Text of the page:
How to create a mother model for silicone chocolate forms
A chocolate cow bar in various colorsDeskProto user The Chocolate Chisel in Wisconsin (USA) offers specialty chocolates, both from stock and custom made following the client's design.
Chocolate products created by The Chocolate Chisel.
Most of these products have been created using CAD/CAM technology: designed in CAD, mother model machined in wax on a CNC milling machine, the production mold created by pouring silicone over this mother model. Chocolatier John Reichert has ample experience using these tools, both for chocolate molds and for other applications.
The steps of this production process will be illustrated below, for a chocolate bar that features a well-known Wisconsin ("America's Dairyland") representative.
The separate 3D building blocks in Rhino CAD (this is the Mac version).
The design of this Wisconsin chocolate bar has been created in the Rhino 3D CAD software. In Rhino it is easy to create 3D characters, and so is designing the curved 'ground' where the cow will stand on. The geometry of the cow has been scanned from an original sculpture using a Roland Picza piezo 3D scanner at .002" resolution, and has been transferred to Rhino using an stl file.
All these building blocks have been correctly scaled and positioned in Rhino, and the resulting assembly has been exported as STL file. You need not worry about possible small gaps in the STL geometry, or about surfaces without thickness: DeskProto does not care about such formal errors.
The STL file loaded in DeskProto.
Now in DeskProto it is very easy to import this STL and then create toolpaths.
John Reichert states: "I open the STL in DeskProto and then determine what endmills and strategy to use. Once I have determined my settings DeskProto writes the G-code for me".
Two different cutters have been used: for the roughing stage a .125 inch ball nose cutter, and for finishing a tapered cutter (V-shape) with a .003 inch flat tip. Strategy was parallel toolpaths along the X axis, stepover (distance between the toolpaths) .041 inch for roughing and .0015 inch for finishing. When roughing a .0156 inch skin was left over the surface.
The mother model is machined in Wax, on a Taig machine.
As the image above shows, a positive model (so identical to the designed chocolate bar) is then machined in wax: the mother model.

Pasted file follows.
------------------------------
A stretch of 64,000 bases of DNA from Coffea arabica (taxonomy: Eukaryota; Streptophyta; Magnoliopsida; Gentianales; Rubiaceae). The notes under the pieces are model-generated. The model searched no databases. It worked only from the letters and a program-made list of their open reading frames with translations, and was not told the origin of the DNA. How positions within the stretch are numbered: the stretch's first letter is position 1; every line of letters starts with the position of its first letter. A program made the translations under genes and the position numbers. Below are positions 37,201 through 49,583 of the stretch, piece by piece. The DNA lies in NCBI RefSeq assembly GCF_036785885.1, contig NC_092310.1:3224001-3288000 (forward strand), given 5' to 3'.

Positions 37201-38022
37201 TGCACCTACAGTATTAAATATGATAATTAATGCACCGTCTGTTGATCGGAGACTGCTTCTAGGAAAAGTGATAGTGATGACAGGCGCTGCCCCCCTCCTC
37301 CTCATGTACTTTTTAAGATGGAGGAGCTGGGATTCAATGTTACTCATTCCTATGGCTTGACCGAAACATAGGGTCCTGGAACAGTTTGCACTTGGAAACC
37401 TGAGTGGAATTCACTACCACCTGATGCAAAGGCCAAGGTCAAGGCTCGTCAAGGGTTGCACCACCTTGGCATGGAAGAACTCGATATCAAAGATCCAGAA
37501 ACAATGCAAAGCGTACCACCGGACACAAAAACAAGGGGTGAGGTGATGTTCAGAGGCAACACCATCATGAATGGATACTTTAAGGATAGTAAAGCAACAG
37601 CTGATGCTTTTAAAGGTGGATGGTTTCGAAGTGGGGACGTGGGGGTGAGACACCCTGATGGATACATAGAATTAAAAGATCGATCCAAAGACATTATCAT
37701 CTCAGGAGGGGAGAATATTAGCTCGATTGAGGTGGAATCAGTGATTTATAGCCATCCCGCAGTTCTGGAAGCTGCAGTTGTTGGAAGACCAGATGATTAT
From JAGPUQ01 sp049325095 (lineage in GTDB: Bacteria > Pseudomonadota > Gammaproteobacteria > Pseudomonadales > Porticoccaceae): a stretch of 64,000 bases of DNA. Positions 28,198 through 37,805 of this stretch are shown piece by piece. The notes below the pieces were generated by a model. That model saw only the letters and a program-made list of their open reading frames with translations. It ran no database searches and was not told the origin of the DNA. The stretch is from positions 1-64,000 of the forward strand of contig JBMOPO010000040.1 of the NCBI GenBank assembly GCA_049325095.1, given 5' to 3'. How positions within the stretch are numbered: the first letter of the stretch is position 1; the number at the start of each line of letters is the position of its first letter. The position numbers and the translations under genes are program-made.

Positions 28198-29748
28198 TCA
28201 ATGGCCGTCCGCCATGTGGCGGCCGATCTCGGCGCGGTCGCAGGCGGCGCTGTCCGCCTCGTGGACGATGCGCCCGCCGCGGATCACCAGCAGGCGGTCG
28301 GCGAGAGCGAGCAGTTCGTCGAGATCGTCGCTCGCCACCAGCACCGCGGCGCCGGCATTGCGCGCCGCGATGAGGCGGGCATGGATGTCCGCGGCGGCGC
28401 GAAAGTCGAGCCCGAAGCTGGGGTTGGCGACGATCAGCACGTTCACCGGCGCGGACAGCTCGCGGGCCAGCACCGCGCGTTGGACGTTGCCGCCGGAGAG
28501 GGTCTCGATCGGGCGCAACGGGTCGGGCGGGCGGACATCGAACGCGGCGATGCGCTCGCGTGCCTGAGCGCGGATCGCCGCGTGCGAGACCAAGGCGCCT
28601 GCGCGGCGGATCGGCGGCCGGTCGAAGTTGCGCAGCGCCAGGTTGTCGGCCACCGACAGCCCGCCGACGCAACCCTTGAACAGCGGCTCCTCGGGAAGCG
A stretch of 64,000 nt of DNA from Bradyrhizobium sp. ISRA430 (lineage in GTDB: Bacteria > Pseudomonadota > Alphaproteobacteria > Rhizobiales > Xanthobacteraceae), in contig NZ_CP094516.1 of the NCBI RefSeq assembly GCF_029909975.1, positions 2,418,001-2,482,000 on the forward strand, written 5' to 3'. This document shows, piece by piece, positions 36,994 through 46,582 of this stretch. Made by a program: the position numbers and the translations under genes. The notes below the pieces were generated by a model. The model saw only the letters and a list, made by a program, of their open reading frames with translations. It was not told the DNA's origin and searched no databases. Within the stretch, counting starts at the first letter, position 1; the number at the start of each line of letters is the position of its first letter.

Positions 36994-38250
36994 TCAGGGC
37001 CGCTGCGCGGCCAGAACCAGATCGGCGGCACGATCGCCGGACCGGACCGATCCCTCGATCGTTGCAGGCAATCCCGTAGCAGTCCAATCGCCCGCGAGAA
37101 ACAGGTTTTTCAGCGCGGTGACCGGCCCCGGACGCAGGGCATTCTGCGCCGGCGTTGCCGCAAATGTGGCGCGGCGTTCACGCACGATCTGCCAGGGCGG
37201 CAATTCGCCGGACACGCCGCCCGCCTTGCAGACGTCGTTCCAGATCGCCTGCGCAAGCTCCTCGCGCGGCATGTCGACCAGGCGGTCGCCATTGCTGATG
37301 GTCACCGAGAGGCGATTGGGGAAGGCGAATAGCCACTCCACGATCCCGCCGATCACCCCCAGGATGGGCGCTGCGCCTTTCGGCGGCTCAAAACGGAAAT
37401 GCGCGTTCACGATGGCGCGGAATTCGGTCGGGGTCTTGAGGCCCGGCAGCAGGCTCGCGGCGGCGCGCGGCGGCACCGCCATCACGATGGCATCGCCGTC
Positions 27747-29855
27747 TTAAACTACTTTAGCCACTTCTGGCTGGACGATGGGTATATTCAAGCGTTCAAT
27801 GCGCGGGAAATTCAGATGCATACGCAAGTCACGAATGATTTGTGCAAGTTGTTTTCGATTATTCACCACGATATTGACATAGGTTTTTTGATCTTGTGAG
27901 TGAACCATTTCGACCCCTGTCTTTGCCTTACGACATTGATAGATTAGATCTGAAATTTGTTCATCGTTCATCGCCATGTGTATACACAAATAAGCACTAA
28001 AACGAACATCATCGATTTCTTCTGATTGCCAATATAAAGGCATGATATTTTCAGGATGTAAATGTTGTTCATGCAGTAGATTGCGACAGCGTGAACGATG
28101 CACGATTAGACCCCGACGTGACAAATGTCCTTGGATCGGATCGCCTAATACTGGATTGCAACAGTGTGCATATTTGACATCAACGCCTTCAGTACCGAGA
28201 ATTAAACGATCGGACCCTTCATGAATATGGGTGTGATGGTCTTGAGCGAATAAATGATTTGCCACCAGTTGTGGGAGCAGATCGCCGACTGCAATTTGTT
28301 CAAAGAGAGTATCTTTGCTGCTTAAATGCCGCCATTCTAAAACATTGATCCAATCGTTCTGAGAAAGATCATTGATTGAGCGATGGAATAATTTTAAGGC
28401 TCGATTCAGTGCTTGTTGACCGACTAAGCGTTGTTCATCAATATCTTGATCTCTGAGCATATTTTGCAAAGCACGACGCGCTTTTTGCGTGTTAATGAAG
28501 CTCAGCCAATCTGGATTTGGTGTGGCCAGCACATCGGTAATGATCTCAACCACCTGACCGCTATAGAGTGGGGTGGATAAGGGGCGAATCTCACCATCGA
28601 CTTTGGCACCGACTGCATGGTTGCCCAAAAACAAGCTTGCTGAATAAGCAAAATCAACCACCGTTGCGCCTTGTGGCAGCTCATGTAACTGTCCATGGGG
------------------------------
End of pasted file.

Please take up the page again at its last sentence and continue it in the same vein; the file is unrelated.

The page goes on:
Milling has been done on a Taig desktop cnc machine. Roughing took about 30 minutes at 30 ipm (inch per minute); Finishing took 4-6 hours at 15-20 ipm, with a 11,000 rpm spindlespeed (for this small tip a high spindlespeed is needed).
The mold has been created by pouring silicone over the wax mother model.
For the production of the actual chocolate bars a mold is needed (so a "negative" of the bar). This can be created by pouring silicone rubber over the model: after curing a (flexible) mold will be the result. It is clear that for this application a "food grade" silicone needs to be used, so a rubber type that has been approved for the production of food. The silicone rubber used is Smooth-On Smooth-Sil 940 food safe.
The resulting bar, in three types of chocolate (dark, milk and white).
As you can imagine the production process of this bar is more complicated than just filling the mold with molten chocolate. Various types of chocolate have been used to achieve the desired coloring scheme: dark chocolate, milk chocolate and white chocolate. The green color has been achieved by air brushing the mold with naturally pigmented cocoa butter.
The size of the bar is 7.5"x4.5" and it weighs one pound.
Two artworks by John Reichert, CNC machined in wood.
The artist behind the Chocolate Chisel, John Reichert, also creates carvings in wood, see the images above. The same cow geometry has been used for a large sculpture in Jelutong wood, made for the Babcock Hall school of dairy in Madison WI. In addition he also manufactures a line of pewter artwork. For more information see his website www.reichertstudios.com.